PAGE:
If I were a betting gal, I’d wager that a lot of you are looking at that title thinking, “Well, why make it yourself when you can buy it?” Or perhaps, “Because I have a life!,” in which case: shame on you! What a sour thing to say. But I hope some of you are intrigued and saying to yourselves, “You can make marshmallows at home?” And you, inquisitive souls, are the ones I want to hang out with today.
Since we’re now among friends, let me confess: I am not a marshmallow junkie. I didn’t make these because I am constantly mourning the lack of jumbo marshmallows in the house, and I did hit not upon this as the obvious solution to their absence. I am not going to go through this six dozen marshmallows in a week. I am not like Michelle Pfeiffer in “I Am Sam,” who stuffs jumbo puffs into her mouth, like a hamster, by night.
All told, it’s a good things I have friends to foist these terribly large batches of delightful confections upon.
No, I made them because I read the recipe, and it took hold of me. Candy thermometers? Gelatin? No time in the oven? I was intrigued. I sought out an occasion. Perhaps like you, I did not know marshmallows had any homemade potential at all, and adventure beckoned.
And sometimes, as you know, I just like making a fuss.
So after pushing the recipe aside all winter break in favor of rolled chocolate logs and carrot cakes, I finally made them for New Year’s Eve dessert. We toasted them over our living room fire and smooshed them between two graham crackers and a generous chocolate square. Fun, messy and sweet. Who says you need a campfire? Who says s’mores and champagne don’t go together? It was a great start to 2011 . . . and I’ve found some other uses for them since.
Oh, you want to know about the recipe? It is undeniably fussy, but more short-burst fussy than hours-long fussy. (If you want that, may I recommend a chocolate mousse and ganache yule log? Should do the trick.) From corralling the ingredients to wiping the bowls dry, it’s about 45 minutes. A candy thermometer is an absolute necessity, but don’t let this put you off: they are widely available at Amazon and Target, not to mention almost any grocery store and cost less than $10. You don’t really need any other special equipment, but promise me you’ll use a KitchenAid mixer if you have it. These taste exactly like the soft, sweet, and fluffy marshmallows you remember, only without the stale hardness that quickly overwhelms the store-bought kind. They are buoyantly bouncy, enthusiastically sproinging around the pan of their final sugar dusting, and they are, of course, delicious.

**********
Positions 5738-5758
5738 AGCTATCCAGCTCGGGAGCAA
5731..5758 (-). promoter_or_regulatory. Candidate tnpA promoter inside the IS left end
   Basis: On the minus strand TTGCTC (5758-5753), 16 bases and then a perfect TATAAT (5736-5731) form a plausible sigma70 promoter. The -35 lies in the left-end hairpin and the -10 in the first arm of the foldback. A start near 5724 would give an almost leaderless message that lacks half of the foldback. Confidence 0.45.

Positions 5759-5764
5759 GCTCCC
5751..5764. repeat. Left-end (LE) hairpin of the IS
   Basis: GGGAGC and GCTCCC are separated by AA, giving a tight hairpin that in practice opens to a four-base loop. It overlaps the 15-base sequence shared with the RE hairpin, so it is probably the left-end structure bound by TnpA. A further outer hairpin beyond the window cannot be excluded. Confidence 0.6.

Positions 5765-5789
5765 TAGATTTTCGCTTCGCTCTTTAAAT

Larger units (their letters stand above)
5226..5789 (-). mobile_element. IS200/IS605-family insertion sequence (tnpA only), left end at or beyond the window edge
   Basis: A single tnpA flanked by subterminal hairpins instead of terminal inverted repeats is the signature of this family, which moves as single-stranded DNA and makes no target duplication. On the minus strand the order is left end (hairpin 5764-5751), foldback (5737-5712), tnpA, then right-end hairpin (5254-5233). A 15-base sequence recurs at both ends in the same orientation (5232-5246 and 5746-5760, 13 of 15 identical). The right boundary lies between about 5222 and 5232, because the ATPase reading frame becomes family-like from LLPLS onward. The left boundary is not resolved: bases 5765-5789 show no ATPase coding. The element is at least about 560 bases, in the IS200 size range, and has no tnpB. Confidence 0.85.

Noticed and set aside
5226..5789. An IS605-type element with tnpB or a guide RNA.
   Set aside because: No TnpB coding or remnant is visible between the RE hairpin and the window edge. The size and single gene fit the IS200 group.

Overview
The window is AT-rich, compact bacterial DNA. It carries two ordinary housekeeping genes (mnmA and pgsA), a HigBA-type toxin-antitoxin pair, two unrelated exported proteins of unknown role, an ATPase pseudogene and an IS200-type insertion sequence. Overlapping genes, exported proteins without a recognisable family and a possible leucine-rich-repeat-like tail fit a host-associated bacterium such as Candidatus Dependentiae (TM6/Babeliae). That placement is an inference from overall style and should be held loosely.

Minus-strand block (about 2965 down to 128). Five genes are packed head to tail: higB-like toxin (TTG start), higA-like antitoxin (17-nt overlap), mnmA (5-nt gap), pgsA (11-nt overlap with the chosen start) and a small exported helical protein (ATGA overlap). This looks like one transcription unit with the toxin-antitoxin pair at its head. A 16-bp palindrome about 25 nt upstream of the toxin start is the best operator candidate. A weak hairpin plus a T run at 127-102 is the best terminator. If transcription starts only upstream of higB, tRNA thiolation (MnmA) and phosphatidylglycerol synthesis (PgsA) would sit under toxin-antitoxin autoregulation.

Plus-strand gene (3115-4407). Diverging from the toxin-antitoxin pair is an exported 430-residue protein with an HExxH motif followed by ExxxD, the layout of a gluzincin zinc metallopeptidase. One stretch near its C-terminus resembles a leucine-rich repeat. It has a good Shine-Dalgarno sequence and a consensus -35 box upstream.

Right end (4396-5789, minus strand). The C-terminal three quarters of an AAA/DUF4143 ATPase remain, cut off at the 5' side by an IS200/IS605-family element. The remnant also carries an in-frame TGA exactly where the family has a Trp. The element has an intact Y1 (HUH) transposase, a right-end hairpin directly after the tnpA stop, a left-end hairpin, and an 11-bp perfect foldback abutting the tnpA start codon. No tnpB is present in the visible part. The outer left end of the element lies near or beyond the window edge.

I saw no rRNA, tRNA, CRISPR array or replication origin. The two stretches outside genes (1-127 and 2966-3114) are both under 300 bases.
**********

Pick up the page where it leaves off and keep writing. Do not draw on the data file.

If you’re in an enterprising frame of mind, press on! It’s not as easy as snapping your fingers, but it’s fun. And then there’s the second-best thing, after eating homemade marshmallows: telling people about it. (I hear it’s impressive!)
(The way I cut them — large — I got about 60.)
- About 1 cup confectioners’ sugar
- 3 1/2 envelopes (2 tbsp plus 2 1/2 tsp) unflavored gelatin
- 1 cup cold water, divided
- 2 cups granulated sugar
- 1/2 cup light corn syrup
- 1/4 tsp salt
- 2 large egg whites or reconstituted powdered egg whites
- 1 tbsp vanilla
Butter a 13 x 9 x 2 inch baking dish and dust the bottom and sides with confectioner’s sugar, shaking out the excess. (Note: if you want to halve the recipe, use an 8 x 8 x 2 inch pan; not quite a perfect half, but close enough. I think I will do this next time.)
In the bowl of a standing electric mixer or in a large bowl, sprinkle gelatin over 1/2 cup of cold water. It will activate (though I think it’s called softening in this case), a bit the way yeast blooms.
In a heavy pot, combine the remaining 1/2 cup water with sugar, cornstarch, and salt. Clip a candy thermometer to the side, so it is immersed in the liquid but not touching the bottom of the pot. Warm over a low flame, stirring with a wooden spoon, until the sugar dissolves. Bring to a boil, without stirring, until the temperature reaches 240 degrees, or “soft ball” stage. (This mixture is quite flammable, as I learned the hard way last week, so take care not to spill!) Remove from heat and pour over gelatin mixture, stirring with a wooden spoon until the gelatin has dissolved.
With standing or hand-held electric mixer, beat the mixture on high until it is white, thick and tripled in size, about six minutes with a standing mixer and ten with a hand-held.
In a separate bowl, using clean beaters, beat the egg whites until they just hold stiff peaks. Add vanilla extract (this will deflate them slightly), and beat them back up.
Add the egg whites to the sugar mixture and whip together until combined. Pour this into your prepared baking dish, using a rubber spatula to scrape out the bottom. Very sticky stuff here, and it will stick to anything, fingers absolutely included. Chill in the fridge, uncovered, for at least three hours and up to a day.
Run and knife around the edge of the pan and pull out the marshmallow pad. Using a large knife, cut it into squares. Sift the remaining confectioner’s sugar into the now-empty baking dish. Working in batches, bounce the cut marshmallows around it until they are completely coated and no longer tacky.
Marshmallows will keep in an airtight, room temperature container for one week.